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Monday, December 31, 2001

Computer game injects realism in US troops training
Paul Harris

AMERICA'S military elite has swapped their rifles for joysticks by turning to a British computer game to fine-tune their combat training. Operation Flashpoint, a game set during the Cold War, has so impressed military planners that the US Marine Corps has struck a deal to be supplied with a specially modified version.

Produced by UK manufacturers, Codemasters, the game was released on to the market over the summer and has become an instant best seller because of its hyper-realistic imagery and complex rules. It came to the attention of the Marines when an officer in San Francisco downloaded a version from the Internet. He was so impressed he contacted the firm to arrange a demonstration. 'We went over there and showed them how the game worked and they wanted their own version,' said David Solari, US marketing manager for the firm.

The deal with the Marines is the latest step in an extraordinary tale of success for Codemasters. The software company was founded by entrepreneur David Darling and his brother, Richard, in the mid-1980s while they were still at school. The firm was originally run out of their grandparents' shed, but now employs more than 300 people and makes millions of pounds in profits.


US Marines will play the game as a way of running through combat scenarios with the most serious risk being only blisters on their fingers. Missions in the game range from individual firefights to commanding a squad in a tank battle.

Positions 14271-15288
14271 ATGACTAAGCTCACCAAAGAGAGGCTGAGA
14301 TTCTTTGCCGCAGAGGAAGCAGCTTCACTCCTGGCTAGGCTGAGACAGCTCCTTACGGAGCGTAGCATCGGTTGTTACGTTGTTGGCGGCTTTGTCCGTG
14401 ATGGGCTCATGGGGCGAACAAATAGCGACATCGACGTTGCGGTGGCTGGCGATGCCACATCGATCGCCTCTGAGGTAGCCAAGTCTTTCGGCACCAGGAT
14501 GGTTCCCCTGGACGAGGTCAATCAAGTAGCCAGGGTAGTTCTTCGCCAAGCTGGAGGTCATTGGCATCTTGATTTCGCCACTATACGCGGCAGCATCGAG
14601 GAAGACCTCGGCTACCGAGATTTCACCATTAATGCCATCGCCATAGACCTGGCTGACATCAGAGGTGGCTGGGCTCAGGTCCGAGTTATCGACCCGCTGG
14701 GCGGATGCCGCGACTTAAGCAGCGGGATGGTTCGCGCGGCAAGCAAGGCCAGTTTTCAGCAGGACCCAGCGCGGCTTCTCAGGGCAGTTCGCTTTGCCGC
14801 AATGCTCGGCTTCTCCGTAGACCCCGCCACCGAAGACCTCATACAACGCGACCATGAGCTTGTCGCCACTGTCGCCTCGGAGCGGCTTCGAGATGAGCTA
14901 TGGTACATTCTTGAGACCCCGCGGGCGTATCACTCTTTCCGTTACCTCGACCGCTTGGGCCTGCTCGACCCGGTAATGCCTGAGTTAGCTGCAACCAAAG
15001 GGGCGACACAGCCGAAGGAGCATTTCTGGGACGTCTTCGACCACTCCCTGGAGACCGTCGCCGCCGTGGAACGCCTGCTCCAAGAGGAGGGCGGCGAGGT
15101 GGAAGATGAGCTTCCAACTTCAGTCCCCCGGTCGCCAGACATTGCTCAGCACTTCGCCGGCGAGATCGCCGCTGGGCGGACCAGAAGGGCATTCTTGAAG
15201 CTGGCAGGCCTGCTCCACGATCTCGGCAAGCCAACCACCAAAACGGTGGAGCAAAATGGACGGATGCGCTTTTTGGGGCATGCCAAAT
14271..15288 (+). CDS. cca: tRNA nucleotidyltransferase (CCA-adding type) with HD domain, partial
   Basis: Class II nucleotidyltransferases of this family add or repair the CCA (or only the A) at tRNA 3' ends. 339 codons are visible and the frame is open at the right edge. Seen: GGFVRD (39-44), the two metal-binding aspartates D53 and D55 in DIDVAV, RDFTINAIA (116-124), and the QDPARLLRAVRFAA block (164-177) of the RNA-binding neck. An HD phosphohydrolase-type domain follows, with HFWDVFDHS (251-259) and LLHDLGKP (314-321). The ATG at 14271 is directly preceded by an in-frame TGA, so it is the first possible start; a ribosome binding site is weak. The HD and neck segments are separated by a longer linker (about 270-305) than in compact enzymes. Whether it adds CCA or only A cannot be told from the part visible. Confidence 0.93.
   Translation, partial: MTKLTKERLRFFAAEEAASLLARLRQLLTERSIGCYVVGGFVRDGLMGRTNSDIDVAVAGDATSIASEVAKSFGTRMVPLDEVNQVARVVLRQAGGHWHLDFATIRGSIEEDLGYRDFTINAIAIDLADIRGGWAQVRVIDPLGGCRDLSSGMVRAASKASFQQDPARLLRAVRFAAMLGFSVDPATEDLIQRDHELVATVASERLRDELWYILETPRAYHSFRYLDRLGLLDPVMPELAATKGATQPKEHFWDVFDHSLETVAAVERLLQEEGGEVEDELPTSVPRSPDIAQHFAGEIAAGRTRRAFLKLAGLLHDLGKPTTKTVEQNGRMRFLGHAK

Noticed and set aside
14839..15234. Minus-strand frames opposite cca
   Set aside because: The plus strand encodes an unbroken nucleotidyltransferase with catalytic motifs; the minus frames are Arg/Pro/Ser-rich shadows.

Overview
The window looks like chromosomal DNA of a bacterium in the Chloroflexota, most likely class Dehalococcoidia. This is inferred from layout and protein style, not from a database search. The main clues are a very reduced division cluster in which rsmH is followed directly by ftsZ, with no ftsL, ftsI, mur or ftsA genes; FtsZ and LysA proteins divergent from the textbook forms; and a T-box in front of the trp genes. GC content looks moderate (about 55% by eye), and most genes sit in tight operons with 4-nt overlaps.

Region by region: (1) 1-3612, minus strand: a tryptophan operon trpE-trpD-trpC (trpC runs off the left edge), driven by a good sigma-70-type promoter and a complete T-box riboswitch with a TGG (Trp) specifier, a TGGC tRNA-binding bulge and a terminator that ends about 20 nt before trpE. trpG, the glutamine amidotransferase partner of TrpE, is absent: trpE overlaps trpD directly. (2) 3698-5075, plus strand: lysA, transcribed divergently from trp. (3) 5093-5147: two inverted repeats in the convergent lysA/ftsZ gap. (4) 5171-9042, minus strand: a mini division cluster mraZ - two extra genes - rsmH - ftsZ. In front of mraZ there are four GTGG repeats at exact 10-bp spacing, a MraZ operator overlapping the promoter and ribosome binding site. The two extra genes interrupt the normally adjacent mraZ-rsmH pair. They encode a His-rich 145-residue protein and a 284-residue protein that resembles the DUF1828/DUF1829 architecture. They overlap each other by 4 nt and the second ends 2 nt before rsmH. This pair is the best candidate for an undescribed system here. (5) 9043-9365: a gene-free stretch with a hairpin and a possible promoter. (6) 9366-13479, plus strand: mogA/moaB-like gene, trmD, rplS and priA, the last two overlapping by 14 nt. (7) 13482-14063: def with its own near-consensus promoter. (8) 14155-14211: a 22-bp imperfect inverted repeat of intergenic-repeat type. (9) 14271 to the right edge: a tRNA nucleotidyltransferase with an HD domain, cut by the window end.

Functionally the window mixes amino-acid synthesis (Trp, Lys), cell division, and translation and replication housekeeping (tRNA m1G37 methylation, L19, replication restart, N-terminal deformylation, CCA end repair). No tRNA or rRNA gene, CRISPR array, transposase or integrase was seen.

Designers even envisage networked systems being set up on aircraft carriers so Marines can hone their skills before they go into battle. "Marines spend a lot of time at sea and this could help alleviate boredom as well as keep them trained and ready for a mission," Solari told Observer News Service.

The game supplied to the Marines has been adapted to include modern equipment used by the regiment. The computer-generated soldiers have even been given Marine-style haircuts. It has also had modifications that make it more powerful than the commercial version. The game is so realistic that - just as in the real world - its virtual bullets travel at the speed of sound and players will not even hear the shots that kill them.

The US Army has long used computers to run war games. But the explosive growth of the computer games industry has seen rapid advances in the private sector, where investment and technology has outstripped that available to defence planners.

David Darling said Operation Flashpoint could even be used to simulate scenarios from Afghanistan or other countries in the hunt for Osama bin Laden.